“My description of the algorithm itself, including the source code to my software, is free speech,” he said. “That I make it available to use online shouldn’t change anything.”
Buel C. Young, a spokesman for the Motor Vehicle Administration, said the administration is aware the algorithm is online.
“In the technological age, there is always going to be someone making advancements toward replicating information,” he said.
De Smet said the best solution to to improve Maryland’s license number security is to assign driver’s license numbers in a meaningless way.
“Any high-quality random number generator would do the job,” he said. “Something as simple as assigning numbers sequentially would certainly be better.”
Wilson also said Social Security numbers are not secure.
“The last four digits of the Social Security number, you may as well consider those public because of breaches of the federal employees’ database, the University of Maryland (breach),” she said. “There have been large-scale compromises of Social Security numbers in Maryland which we know are on the black market.”
On Feb. 18, 2014, hackers stole more than 300,000 personal records from the University of Maryland’s personal information database.
The personal data — including Social Security numbers — of more than 22 million federal employees, contractors, applicants and family members was breached, likely starting in 2014, federal officials announced in 2015.
The four computer scientists said the license issue date, the third verification needed to obtain the online ballot, is accessible to “tens of thousands of state employees and local law enforcement agencies.”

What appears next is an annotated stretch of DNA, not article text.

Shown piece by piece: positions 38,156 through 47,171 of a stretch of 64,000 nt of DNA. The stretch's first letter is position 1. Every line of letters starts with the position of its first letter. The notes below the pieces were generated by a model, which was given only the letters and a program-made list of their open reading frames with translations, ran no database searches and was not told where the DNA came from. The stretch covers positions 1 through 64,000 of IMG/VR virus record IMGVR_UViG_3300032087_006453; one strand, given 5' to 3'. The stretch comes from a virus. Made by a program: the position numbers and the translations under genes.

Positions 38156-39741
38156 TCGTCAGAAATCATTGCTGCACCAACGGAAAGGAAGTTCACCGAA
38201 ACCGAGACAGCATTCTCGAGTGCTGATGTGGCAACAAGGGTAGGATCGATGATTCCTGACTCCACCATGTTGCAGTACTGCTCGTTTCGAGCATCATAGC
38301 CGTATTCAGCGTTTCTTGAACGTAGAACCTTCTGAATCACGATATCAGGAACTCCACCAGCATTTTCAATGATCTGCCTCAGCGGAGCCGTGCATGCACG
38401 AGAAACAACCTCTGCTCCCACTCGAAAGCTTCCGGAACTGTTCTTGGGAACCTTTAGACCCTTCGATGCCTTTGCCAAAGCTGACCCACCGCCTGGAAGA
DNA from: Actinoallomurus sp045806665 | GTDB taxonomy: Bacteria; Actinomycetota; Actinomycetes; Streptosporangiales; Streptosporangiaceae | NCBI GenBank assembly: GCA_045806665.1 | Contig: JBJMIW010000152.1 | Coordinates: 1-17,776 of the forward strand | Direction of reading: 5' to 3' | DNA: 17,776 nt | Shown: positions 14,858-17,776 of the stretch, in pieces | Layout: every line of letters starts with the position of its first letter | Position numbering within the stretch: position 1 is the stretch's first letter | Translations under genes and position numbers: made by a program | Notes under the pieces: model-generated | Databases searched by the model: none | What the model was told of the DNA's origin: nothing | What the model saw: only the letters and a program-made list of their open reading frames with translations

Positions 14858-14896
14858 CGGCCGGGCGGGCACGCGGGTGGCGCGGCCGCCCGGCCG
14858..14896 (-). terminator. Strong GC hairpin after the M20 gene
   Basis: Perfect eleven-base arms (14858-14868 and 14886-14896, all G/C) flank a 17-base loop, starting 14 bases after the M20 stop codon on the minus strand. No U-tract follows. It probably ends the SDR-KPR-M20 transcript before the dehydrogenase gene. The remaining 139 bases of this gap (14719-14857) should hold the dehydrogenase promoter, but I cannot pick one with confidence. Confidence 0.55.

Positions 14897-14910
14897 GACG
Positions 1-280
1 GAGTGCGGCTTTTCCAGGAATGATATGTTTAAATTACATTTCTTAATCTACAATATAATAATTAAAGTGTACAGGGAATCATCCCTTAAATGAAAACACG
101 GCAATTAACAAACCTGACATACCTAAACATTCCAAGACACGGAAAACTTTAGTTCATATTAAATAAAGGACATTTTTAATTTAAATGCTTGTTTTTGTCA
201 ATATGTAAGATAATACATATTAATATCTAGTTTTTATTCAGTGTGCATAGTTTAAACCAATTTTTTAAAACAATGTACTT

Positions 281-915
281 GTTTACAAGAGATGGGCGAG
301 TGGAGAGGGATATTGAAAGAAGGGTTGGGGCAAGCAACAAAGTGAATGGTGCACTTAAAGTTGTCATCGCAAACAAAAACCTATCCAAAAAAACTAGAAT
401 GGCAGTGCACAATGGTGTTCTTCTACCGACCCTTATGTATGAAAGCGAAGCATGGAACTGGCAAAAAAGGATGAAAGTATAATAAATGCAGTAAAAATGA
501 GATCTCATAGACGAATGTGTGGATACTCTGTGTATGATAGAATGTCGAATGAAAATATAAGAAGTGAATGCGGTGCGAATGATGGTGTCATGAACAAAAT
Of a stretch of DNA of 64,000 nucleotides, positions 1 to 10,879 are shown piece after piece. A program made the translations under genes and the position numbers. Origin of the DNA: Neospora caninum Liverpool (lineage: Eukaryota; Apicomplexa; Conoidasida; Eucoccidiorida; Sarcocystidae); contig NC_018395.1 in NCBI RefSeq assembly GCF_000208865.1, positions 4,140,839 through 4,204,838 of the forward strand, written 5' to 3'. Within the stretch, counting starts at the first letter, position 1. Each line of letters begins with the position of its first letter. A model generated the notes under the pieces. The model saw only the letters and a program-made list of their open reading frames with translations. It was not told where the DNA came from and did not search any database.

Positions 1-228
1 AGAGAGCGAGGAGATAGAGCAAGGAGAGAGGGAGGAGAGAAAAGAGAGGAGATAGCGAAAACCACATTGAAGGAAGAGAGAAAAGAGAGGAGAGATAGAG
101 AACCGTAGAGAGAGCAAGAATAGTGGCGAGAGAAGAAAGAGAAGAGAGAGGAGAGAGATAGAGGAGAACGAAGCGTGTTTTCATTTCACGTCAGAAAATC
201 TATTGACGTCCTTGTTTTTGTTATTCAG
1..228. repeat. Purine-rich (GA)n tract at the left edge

Charlson said employees sign an agreement not to use information they have access to for any unauthorized reason.
According to Barbara Simons, the chair of the Board of Directors of Verified Voting, Maryland is particularly vulnerable to voter fraud.
Simons, one of the computer scientists who opposing the use of the online voting system and marking tool, said Maryland has three main security risks: no signature check of mail-in ballots is conducted; any citizen can request an absentee ballot without excuse; and an absentee ballot can be obtained and marked online.
“This combination of factors makes the Maryland absentee voter system the most insecure in the country,” she said.
While other states also use online ballots and mail-in voting, Maryland is the only one of those states that does not use signature verification.
Both Oregon and Washington state use mail-in voting only, but require signatures on the mailing envelope. They can be checked against a database of signatures the state collects, including from driver’s licenses.
Washington verifies signatures for 3 to 10 percent of all ballots, according to David Ammons, communication director for the office of the Secretary of the State in Washington.
Oregon checks every ballot, said Molly Woon, communications director for the secretary of state in Oregon.
“If the signatures do not match, the voter is contacted by county officials and comes in for a confirmation scan and comparison,” Woon said.
The General Assembly, which meets in the spring, would have to vote on signature verification, so it will not be in place for the 2016 elections, Charlson explained.
Some experts, including Vora, also do not believe the new system can keep ballots confidential when marked digitally.
“Ballot secrecy cannot be protected when votes are entered into personal computers on the Internet,” she said.